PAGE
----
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ARTICLE |

PEANUT IN THE LOWER AIR PASSAGES

Samuel Salinger, M.D.
JAMA. 1923;81(19):1609. doi:10.1001/jama.1923.26510190001015.
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ABSTRACT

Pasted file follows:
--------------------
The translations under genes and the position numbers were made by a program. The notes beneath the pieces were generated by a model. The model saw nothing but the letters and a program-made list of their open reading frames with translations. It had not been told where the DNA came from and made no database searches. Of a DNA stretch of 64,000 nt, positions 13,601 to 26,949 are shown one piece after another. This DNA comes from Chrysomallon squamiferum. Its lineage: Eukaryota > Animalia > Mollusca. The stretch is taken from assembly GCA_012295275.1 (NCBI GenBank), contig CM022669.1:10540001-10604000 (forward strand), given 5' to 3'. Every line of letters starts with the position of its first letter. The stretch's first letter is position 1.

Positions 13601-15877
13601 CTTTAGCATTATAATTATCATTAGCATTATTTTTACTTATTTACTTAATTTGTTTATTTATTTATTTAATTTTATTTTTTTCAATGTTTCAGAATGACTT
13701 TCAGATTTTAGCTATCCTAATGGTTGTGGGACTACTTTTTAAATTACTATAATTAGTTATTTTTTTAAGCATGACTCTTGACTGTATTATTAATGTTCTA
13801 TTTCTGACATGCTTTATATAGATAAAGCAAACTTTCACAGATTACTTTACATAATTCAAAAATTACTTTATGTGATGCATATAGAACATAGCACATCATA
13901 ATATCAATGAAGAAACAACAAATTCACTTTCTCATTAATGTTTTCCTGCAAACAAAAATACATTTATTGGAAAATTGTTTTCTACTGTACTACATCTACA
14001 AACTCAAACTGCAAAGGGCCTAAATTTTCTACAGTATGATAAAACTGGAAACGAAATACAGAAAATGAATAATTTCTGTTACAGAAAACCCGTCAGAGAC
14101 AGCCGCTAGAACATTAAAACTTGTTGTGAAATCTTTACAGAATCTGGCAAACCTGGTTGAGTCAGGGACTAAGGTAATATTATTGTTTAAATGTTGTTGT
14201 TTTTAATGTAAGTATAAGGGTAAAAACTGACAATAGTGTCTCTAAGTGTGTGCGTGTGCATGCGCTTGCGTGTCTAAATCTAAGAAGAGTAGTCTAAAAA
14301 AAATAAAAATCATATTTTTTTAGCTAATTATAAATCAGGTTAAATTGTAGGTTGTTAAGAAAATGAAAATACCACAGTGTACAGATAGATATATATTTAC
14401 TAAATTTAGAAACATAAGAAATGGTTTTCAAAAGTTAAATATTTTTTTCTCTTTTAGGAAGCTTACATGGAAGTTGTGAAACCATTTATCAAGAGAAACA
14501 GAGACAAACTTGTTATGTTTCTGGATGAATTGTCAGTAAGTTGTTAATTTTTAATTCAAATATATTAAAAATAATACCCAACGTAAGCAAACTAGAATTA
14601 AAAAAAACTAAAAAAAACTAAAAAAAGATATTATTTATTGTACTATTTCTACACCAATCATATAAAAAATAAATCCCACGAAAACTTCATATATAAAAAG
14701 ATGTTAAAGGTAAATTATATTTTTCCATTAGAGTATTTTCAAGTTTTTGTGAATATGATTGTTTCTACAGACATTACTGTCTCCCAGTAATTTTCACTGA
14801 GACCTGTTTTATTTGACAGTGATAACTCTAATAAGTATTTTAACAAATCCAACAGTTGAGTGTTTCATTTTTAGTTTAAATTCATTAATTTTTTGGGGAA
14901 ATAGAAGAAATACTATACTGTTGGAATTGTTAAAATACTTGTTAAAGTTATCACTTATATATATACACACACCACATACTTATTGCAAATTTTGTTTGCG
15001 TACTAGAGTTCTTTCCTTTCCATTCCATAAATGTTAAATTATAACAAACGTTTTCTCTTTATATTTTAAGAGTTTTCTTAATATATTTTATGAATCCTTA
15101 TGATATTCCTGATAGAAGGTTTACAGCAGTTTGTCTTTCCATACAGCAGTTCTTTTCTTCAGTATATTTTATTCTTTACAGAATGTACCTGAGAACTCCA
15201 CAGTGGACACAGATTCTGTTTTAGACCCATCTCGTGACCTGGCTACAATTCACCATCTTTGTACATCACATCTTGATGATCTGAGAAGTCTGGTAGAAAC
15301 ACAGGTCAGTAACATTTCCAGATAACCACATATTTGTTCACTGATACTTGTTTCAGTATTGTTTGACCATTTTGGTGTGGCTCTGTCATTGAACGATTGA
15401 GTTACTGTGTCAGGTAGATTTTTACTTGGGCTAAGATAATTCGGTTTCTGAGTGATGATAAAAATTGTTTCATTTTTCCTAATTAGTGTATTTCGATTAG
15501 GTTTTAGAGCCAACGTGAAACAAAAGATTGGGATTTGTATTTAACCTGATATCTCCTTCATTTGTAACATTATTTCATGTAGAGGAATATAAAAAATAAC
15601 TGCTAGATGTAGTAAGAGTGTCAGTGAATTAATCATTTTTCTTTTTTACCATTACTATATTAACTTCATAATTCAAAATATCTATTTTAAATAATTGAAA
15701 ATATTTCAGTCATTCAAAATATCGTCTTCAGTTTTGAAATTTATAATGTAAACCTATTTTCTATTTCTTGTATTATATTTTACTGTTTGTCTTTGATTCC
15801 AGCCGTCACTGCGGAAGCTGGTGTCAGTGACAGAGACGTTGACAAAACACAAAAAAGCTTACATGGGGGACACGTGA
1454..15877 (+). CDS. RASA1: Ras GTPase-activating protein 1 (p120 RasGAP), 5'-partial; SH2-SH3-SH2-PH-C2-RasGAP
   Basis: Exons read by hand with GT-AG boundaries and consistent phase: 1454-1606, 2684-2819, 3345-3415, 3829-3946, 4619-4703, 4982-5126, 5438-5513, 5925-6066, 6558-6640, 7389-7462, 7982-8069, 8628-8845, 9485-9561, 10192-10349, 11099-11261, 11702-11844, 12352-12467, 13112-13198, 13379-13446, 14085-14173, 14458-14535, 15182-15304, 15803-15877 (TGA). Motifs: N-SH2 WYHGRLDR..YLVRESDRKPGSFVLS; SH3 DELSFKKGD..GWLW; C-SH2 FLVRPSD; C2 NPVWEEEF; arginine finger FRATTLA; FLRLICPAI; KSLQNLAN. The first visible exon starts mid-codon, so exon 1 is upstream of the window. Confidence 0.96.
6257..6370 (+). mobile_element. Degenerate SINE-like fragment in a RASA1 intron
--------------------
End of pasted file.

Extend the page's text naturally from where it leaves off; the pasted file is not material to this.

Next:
The dangers attending the lodgment of a foreign body in the lower air passages are greatly enhanced when the body in question happens to be of a friable nature. Peanuts are particularly dangerous for several reasons: 1. Owing to its size and shape, a peanut may effectually plug a bronchus so as to produce bronchiectasis affecting a major portion or even an entire lobe. 2. Being smooth, it is liable to frequent displacement from its original location, giving rise to continued irritation of the bronchial mucosa, with attendant swelling and profuse secretion. 3. Being permeable to the roentgen ray, it cannot be located by fluoroscopy. 4. It is frequently inhaled in fragments, which scatter through the various fine bronchioles where they can neither be located nor removed, and where they set up a fatal pneumonia. 5. Being speedily softened by the secretions, they offer no resistance to the grasping forceps,

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